Between the Iran Deal, Hillary’s email server, and the omnipresence of The Donald, the realm of politics can sometimes appear to consist of only a few hot button issues. While the aforementioned topics are undoubtedly valid, politics on the local level often gets lost in the proverbial shuffle.
This isn’t a good thing.
I’m a seventeen-year-old homeschool student who is interning for a local political campaign in Virginia. After a couple weeks on the job, I’m continually amazed at how little attention people devote to local government. Many have adopted a mindset that local politics is boring–and that only national issues truly matter. I beg to differ. Local politics matter, and undeniably affect you. The schools our children attend, the roads we drive on, and even the water we drink is all within the sphere of influence of local governments. But sadly, the average person probably doesn’t even know the names of their local elected officials.
Local politics present a unique opportunity for everyday people to take part in the grand American tradition of self-government. To paraphrase F.A. Hayek, I’d argue that local government is the ultimate school of political training for the public. The experience and knowledge that you can gain is immeasurable. And the best part is that the cost of tuition at this “school” is completely free. All that is asked is that people donate their time. Case in point: All of the volunteers and interns I work with have one simple thing in common.
We’re all normal people.
We’re not political operatives or highly paid consultants. We’re just normal people who care enough about the issues to volunteer our time with a candidate that we believe in. Many of my colleagues aren’t even old enough to vote, but we know that it is important to be involved in the political process. After all, it’s the youth of America who will ultimately have to deal with policies that are implemented today.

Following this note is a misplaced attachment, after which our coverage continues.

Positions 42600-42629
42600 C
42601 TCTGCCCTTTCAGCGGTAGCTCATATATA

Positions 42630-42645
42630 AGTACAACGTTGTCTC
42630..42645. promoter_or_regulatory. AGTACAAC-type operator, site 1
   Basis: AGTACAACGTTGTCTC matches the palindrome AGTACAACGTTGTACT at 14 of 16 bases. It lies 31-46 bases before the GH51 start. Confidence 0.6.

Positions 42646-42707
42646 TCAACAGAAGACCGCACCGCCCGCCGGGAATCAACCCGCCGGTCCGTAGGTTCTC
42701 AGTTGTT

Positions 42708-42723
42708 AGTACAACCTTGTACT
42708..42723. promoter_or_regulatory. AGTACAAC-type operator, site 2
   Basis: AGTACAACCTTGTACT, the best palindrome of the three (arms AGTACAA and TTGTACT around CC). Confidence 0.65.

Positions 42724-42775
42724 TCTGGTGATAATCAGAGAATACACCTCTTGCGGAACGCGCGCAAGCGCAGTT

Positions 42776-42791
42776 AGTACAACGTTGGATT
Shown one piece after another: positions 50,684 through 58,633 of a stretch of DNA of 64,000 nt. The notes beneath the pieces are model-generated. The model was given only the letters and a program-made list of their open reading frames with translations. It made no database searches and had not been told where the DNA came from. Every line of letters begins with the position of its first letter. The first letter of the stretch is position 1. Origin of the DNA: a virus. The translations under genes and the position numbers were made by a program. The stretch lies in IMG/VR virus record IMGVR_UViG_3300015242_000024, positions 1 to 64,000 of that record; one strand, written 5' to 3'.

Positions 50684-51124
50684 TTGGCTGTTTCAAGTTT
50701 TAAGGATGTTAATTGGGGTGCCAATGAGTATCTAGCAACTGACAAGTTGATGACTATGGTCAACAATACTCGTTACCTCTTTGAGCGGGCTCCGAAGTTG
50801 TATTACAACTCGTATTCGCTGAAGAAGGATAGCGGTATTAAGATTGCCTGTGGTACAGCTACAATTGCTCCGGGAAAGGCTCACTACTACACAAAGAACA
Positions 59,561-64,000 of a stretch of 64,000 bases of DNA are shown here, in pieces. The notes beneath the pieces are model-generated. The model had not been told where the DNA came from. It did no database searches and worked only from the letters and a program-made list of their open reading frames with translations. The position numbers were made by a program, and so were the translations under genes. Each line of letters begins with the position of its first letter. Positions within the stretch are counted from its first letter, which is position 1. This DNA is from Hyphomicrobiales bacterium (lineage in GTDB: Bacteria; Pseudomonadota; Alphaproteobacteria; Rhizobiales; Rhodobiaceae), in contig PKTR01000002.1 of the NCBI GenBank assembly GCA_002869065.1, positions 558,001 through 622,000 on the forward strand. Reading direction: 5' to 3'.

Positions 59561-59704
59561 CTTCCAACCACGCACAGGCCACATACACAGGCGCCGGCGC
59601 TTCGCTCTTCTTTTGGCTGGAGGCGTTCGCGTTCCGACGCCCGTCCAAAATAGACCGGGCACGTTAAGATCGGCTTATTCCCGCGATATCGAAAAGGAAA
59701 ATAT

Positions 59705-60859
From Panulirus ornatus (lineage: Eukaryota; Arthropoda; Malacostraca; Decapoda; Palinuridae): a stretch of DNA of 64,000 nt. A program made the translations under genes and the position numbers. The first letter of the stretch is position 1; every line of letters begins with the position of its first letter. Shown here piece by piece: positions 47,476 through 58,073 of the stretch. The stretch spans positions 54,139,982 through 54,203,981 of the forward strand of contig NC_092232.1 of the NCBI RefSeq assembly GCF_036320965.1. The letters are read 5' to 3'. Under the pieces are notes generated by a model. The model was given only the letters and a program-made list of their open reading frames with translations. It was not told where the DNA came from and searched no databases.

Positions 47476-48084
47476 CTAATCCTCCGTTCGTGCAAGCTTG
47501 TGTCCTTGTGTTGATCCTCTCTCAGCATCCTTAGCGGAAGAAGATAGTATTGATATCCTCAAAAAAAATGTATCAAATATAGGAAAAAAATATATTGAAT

In a time when apathy is rampant in America, I’m often reminded of Thomas Paine’s example of the summer soldier and the sunshine patriot. While many seem to be content to grumble and whine about the issues, few will actually take the initiative to do something about them. Find out who you’re local officials are, and if you agree with their positions, consider volunteering for their campaigns. If you don’t agree with them, then perhaps it might be time for new leadership. You can make a difference, especially in local politics.
Historically, kings or dictators have ruled nations, and power was passed via the bloodline or the tip of a sword. In America, we’re blessed to have a system of self-government—a system that consists of different but equally important levels. Taking into account the entirety of human history, this is a pretty rare thing.
Let’s not squander it.
Originally published on Red Millennial.
Anthony DeFazio is a seventeen-year-old homeschool student from Northern Virginia, who serves as Communications Director at American Individualists in addition to working in the electrical construction industry. American Individualists is a political activism organization located in Purcellville, Virginia. Founded by teenagers in 2013, the group provides a forum for political education and activism opportunities for young people. To learn more about American Individualists and its mission, visit www.americanindividualists.com.
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Great inspirational letter. Homeschooling will provide a core of dedicated and informed citizen activists.
I agree in general but disagree too. Given that the Commonwealth’s localities are creatures of the Commonwealth they are restricted in almost every well conceivable. Everything from noise ordinances to drinking water, zoning to hiring decisions and retirement plans, it’s all controlled from outside of the locality. Localities can work around the edges, but they have lost so much power over the past 200+ years that they’re nothing like they were when the country was founded, and they lose more power every year. Supervisors and mayor’s can’t scratch their own butt without checking with the localities attorney to see if they’re allowed to do it.
Bravo, Anthony. You are an impressive young man. Wish we had many more like you.